When it comes to the most influential motocross athletes in history, the conversation inevitably includes Jeremy McGrath. After falling in love with motocross as a young BMX kid, he brought a fresh approach to motorsports. His invention of the Nac Nac air is regarded as the starting point for freestyle motocross, while McGrath’s racing accolades include a record-setting 72 wins in 250cc Main Events. The star of his own video game, McGrath owns an X Games gold medal and continues to collect trophies as a top competitor in Off-Road truck racing.
McGrath grew up on a steady diet of BMX dirt racing with sponsorship at a young age. “From the age of 9 to 14, I raced BMX pretty seriously. I was on a factory team and traveling across the country doing nationals. But I never gave much thought to motocross,” said McGrath. That changed at age 14. McGrath discovered 125cc motocross racing as his next evolution. “Once I got a dirt bike, I figured I could just hit bigger jumps on that thing. That was a major thing that drew me to it. And I was a Supercross fan.”
Drawing on BMX techniques such as ‘pumping’ for speed after landing a jump over a mogul, he cultivated a unique style that would make him a top contender on the amateur circuit. In 1989, McGrath landed a spot in the Kawasaki amateur support program and one year later won the Las Vegas Supercross as an amateur rider and placed second in the championship.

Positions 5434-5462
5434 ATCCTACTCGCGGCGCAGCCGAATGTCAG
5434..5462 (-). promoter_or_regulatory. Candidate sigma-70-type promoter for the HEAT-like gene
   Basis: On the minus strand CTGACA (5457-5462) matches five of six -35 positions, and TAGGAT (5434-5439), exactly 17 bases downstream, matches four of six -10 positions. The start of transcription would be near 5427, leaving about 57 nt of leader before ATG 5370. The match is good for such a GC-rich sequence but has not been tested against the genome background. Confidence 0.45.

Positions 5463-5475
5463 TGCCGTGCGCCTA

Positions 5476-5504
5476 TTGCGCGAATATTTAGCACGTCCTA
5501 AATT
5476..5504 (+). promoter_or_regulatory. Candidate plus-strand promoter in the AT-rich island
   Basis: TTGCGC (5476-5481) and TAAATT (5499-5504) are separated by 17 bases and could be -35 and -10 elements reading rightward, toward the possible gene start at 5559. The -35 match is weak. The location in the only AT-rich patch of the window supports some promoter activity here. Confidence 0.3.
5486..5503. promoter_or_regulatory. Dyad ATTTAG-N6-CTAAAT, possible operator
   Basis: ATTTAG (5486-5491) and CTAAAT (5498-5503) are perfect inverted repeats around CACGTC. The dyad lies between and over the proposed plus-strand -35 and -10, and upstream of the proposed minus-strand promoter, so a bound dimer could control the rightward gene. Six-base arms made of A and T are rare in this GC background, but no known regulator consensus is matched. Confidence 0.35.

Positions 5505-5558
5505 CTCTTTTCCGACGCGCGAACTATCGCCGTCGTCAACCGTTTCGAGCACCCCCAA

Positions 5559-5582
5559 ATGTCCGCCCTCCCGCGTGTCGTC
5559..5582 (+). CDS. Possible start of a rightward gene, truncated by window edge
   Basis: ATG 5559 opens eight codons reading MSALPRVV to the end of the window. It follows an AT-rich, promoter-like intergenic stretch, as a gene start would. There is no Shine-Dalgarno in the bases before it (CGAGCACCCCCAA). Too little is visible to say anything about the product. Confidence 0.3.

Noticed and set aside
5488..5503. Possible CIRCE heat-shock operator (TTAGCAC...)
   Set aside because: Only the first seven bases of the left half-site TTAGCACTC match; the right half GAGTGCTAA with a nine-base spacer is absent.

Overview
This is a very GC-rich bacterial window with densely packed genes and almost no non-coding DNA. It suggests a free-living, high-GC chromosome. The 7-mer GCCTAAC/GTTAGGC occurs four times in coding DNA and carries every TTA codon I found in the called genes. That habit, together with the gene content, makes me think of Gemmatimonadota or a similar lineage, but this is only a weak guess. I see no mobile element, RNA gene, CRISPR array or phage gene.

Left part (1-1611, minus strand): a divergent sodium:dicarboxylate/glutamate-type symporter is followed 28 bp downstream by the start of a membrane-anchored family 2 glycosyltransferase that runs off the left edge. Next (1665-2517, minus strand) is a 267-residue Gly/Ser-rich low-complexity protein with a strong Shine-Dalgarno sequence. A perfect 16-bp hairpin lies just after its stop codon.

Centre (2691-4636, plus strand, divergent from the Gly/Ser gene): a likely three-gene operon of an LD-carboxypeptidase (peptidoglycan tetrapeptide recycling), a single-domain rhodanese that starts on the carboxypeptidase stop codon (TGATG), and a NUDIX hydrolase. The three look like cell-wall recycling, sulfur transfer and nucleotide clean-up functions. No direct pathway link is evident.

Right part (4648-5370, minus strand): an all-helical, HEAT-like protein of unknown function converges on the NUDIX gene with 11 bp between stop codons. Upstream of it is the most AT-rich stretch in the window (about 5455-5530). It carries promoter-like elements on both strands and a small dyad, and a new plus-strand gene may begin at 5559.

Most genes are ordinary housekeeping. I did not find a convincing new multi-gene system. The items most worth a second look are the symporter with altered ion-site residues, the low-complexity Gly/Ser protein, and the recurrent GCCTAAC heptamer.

Aside from racing for the fastest lap time, McGrath also enjoyed unleashing his BMX-style aerials on his motorbike. “Freestyle motocross did not even exist back then. I mean, I was doing freestyle motocross in my backyard, before it even existed,” said McGrath on the podcast. Ultimately, McGrath introduced his own signature aerial executed while kicking out a leg in mid-air – and the rest is history. “Arguably freestyle motocross started when I did the Nac Nac for the first time. The trick actually came from BMX, so we ripped it off from BMX. I was the first person to do it on a motorbike.”
While he always remained a freestyle motocross fan, McGrath moved on to build a record-setting Supercross racing career. Named the ‘King of Supercross’, he won Supercross and motocross championship titles the same year in 1995. “Being a Supercross racer in the Nineties was something I could never have dreamed of. It was pretty amazing!” said McGrath on the show. Major accolades include winning the AMA Supercross Championship seven times, plus the AMA Pro Athlete of the Year Award (1996) and induction into the AMA Motorcycle Hall of Fame (2003).
“When you get to a certain point and you eventually get to compete with your heroes, it’s like ‘Man! I gotta go out and beat the guy that I used to have on a poster on my wall!’” said McGrath about his legendary rivalry with Supercross champion Ricky Carmichael in the early 2000s. Looking back on his career, McGrath said: “I guess that’s just the nature of sports. You’re only as good as your last race. It’s definitely true in Supercross.”